In short, It's only a matter of time, we're not quite there yet, but we will be in the coming decades.
 

edward321

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I still find it baffling that virtually all major brick and mortar (non-online) retailers in the US sell only Depends and the same generic store brand everywhere. How did Kimberly-Clark get such a monopoly? I've heard a lot of good of theories as to why Depends and store brand diapers suck, but to me the more interesting question is why there's no real competition in stores from better products. If Dry 24/7 can be successful online, why can't it be on shelf next to the Depends? They're both made by American companies. Does the market simply not support it? Are the costs of entry too high? I have yet to hear a satisfactory explanation for lack of decent diapers in stores.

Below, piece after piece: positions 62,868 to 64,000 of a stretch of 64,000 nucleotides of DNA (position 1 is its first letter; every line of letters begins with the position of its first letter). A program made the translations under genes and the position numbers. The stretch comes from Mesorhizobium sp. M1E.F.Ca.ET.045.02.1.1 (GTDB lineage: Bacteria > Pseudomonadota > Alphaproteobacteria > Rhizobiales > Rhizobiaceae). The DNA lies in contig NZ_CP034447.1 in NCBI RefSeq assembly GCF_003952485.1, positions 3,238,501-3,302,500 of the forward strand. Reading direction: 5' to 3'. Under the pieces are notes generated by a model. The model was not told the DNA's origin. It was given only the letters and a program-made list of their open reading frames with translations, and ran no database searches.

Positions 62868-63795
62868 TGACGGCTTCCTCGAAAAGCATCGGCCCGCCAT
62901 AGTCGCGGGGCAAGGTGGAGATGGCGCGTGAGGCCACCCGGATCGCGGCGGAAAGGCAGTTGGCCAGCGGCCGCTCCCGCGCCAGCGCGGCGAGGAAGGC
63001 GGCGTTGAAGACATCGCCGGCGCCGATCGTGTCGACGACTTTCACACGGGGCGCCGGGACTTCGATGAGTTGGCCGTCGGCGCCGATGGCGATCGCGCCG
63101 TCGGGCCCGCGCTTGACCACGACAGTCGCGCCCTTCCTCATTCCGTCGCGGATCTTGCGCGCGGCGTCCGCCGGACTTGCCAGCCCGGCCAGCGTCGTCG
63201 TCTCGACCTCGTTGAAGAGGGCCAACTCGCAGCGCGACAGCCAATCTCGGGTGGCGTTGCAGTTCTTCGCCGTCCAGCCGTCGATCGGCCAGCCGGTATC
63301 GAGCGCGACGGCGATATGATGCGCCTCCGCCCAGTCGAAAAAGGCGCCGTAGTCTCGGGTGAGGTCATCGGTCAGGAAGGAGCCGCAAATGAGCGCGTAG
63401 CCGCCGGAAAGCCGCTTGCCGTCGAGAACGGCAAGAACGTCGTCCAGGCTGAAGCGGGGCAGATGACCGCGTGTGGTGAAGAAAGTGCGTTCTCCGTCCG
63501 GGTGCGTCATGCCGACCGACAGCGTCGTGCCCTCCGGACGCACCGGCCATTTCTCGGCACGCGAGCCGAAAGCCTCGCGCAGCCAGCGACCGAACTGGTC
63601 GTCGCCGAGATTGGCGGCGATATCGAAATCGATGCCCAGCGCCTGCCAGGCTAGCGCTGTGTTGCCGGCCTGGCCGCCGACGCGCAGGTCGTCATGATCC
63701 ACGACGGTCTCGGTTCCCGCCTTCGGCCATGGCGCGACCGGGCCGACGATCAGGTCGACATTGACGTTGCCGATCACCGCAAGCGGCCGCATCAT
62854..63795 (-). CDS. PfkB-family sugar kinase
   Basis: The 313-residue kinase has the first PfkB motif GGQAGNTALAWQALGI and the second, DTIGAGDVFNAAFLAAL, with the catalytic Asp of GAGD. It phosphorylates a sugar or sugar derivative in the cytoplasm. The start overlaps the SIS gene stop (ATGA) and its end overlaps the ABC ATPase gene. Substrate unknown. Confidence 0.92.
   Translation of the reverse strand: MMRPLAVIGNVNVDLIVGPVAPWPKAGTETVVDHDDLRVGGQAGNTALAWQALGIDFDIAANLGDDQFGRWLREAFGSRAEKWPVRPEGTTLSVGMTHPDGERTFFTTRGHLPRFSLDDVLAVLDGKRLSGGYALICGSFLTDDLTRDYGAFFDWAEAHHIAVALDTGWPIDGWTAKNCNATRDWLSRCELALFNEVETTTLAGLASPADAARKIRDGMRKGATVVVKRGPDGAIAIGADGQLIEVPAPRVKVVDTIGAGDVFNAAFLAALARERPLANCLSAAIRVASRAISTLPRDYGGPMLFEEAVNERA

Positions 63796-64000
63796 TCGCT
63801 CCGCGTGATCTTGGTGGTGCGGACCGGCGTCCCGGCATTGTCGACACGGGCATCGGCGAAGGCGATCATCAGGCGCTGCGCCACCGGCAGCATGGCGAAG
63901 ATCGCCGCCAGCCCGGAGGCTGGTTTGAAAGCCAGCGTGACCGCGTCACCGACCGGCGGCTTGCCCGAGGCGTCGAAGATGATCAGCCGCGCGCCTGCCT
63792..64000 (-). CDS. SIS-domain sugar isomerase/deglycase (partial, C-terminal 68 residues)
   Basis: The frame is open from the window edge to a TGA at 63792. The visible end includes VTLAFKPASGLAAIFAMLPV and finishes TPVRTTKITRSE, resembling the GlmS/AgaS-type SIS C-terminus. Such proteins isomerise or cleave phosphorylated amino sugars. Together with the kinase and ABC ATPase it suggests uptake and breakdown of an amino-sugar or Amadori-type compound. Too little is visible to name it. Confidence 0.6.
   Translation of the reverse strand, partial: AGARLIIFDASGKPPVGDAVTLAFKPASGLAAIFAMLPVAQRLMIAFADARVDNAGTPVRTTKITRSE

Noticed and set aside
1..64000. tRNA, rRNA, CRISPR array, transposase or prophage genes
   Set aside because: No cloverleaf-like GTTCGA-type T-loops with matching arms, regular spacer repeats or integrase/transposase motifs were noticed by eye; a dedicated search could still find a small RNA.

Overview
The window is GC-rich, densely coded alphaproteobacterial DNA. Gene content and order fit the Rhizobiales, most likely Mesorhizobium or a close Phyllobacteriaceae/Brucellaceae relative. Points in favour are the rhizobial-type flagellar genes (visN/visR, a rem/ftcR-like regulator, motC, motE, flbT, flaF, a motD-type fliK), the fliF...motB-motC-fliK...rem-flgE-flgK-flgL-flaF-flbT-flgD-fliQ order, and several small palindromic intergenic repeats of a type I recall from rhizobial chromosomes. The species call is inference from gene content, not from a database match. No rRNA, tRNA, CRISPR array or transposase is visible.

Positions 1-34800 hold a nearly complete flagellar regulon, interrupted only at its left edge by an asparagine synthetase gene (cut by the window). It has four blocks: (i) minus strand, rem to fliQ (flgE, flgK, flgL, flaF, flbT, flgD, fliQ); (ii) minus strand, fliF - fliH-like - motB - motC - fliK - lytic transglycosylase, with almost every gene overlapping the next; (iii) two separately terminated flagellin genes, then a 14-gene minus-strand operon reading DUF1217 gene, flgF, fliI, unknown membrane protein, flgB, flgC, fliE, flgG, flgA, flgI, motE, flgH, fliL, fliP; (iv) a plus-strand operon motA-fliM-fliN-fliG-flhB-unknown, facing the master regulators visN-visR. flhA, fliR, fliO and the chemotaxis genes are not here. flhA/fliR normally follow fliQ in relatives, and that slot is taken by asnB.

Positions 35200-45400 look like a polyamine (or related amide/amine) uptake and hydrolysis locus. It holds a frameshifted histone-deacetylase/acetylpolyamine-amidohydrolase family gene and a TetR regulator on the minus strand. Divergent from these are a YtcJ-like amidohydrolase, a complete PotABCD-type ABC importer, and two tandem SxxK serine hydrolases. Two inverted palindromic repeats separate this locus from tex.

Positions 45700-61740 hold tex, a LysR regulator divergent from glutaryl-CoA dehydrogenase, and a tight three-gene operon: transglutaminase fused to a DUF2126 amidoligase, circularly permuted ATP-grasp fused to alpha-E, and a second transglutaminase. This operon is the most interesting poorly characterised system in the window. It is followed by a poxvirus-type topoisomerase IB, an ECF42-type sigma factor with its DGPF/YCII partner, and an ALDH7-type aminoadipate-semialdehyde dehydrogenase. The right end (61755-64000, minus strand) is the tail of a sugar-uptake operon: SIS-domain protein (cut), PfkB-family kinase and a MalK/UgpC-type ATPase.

How did anyone get premium diapers before the Internet? :dunno:



Depends got its name out there, in my opinion, by being really good for while.
I remember late 90s early 2000 they were just as good as Bambino this last for 5-6year that I used them. Then all of a sudden the quality just completely dropped, their waist bands went from excellent to generic, the leg gathers samething good to garbage.

And now that they put a good name out for themselves they made cut backs and with contracts I'm guessing stores agreed to sell their products for x amount of years.
Pretty much shady manipulative business to make money I think